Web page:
Why Is There A Dome On Top Of Kennington Station?

By Laura Reynolds Last edited 12 months ago
Why Is There A Dome On Top Of Kennington Station?
Photo: Matt Brown

Approaching Kennington station at street level, the massive grey dome is easily overlooked, but glancing at the station from any sort of distance, or riding past it on a bus, it's hard to ignore.

The dome's delicate elegance is at odds with the rest of the station, and the surrounding area, so why is it there?

It's one of the only remaining station domes of a series that used to exist on stations on the City and South London Railway, now known as the Bank branch of the Northern line.

The line opened in 1890, and at the time Stockwell, Oval and Elephant & Castle also had the domes on. Here's what Stockwell looked like with the dome.

The purpose of the dome was to house the station's lift shaft and mechanism for the passenger lift which took passengers down to platform level.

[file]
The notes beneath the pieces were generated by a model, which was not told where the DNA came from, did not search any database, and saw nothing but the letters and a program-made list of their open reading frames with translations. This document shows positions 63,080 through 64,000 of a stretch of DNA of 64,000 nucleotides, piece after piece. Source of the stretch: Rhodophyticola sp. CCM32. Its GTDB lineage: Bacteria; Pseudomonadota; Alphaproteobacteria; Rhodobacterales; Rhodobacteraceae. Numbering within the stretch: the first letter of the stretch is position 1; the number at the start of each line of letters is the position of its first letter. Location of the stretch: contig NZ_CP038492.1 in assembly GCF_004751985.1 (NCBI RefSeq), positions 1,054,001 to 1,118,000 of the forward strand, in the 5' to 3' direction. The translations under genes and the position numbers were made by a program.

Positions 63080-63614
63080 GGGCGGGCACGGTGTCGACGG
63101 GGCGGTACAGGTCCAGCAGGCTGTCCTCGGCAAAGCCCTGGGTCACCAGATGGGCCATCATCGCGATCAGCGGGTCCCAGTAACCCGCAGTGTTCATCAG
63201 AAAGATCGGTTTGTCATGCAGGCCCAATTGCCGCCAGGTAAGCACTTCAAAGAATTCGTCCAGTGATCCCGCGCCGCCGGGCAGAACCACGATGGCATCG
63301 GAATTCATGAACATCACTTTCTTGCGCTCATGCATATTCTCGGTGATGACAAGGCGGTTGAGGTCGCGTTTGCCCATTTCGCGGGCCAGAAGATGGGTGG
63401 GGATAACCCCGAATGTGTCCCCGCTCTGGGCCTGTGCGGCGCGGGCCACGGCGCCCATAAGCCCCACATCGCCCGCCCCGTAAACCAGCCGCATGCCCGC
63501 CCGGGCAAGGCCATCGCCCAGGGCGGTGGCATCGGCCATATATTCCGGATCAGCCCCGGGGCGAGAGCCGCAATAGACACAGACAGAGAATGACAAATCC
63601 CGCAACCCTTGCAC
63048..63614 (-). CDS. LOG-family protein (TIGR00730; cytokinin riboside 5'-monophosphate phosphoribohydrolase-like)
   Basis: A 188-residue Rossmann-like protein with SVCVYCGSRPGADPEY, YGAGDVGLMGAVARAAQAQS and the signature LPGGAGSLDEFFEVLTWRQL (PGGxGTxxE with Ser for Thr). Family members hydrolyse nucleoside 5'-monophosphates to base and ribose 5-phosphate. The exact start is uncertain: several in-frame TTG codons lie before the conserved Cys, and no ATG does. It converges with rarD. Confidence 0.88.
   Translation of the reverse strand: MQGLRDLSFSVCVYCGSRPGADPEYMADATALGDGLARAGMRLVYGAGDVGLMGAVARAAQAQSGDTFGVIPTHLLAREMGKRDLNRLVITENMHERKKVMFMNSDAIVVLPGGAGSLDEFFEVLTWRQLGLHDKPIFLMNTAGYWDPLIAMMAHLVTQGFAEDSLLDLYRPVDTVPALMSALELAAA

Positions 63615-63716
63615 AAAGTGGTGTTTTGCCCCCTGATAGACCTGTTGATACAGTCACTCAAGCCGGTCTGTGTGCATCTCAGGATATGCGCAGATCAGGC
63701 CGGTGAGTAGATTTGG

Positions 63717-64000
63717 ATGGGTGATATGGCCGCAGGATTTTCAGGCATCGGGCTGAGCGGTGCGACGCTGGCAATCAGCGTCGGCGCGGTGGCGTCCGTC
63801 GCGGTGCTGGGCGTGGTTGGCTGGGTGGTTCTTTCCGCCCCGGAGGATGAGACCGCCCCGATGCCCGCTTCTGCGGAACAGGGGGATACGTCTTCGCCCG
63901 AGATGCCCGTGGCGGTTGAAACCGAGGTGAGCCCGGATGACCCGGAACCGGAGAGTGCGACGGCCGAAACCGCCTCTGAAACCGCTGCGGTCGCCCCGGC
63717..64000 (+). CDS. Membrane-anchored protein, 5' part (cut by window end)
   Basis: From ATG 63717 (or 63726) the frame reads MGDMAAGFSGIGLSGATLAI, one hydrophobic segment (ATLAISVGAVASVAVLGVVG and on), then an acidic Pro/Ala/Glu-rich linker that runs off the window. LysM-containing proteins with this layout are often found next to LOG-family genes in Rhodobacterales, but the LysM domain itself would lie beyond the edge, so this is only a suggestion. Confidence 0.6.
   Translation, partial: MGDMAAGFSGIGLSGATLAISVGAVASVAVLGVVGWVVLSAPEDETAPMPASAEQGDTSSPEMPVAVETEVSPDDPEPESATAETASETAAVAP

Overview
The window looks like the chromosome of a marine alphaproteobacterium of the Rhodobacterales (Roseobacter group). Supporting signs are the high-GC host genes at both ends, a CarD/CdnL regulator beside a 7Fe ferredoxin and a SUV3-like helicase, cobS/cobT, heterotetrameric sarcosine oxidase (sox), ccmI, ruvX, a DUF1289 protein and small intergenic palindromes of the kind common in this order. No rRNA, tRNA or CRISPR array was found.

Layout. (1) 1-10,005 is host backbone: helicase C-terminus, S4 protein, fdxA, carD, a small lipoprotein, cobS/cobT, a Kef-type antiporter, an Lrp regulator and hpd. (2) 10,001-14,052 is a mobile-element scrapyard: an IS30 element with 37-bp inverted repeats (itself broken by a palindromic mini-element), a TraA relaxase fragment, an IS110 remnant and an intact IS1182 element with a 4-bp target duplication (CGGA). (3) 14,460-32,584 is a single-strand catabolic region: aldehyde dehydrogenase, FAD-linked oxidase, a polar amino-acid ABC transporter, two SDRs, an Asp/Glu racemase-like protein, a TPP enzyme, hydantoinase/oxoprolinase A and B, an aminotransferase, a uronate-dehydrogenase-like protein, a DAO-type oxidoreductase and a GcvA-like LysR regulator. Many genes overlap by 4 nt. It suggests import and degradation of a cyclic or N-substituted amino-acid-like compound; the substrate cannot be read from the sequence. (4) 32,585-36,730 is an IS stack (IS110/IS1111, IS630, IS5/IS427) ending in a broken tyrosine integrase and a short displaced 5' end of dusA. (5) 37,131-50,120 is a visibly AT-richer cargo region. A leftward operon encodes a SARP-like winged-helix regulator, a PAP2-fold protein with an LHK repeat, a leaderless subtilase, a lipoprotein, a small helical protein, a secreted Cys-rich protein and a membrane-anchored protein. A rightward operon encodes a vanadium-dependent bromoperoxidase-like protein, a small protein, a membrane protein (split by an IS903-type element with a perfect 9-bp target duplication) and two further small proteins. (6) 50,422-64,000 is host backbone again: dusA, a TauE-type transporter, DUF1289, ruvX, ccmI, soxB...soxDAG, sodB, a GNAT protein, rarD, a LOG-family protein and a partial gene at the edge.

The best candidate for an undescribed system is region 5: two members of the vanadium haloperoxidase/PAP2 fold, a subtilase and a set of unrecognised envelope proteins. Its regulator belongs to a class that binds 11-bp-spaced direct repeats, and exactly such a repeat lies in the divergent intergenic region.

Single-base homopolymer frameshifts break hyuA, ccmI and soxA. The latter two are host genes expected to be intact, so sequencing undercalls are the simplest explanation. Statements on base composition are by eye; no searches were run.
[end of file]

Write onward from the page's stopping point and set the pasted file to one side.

However, in the 1920s, these other stations were all modernised, with major changes to the outside of the stations including the removal of the domes. Work was done underground at Kennington, but little was done to the surface building, so the dome remained. Clapham Common still retains its dome too.

Photo: Simon

To this day, Kennington station still has lifts, whereas they have been replaced by escalators in Stockwell and Oval. Elephant & Castle still has lifts, but many changes have been made to the original station, including the incorporation of the Bakerloo line and links to Elephant & Castle Shopping Centre, which opened in 1966. The dome has long since gone.

Here's what Kennington station looked like in its original condition in 1916, and following changes made in 1920.

Last Updated 27 July 2016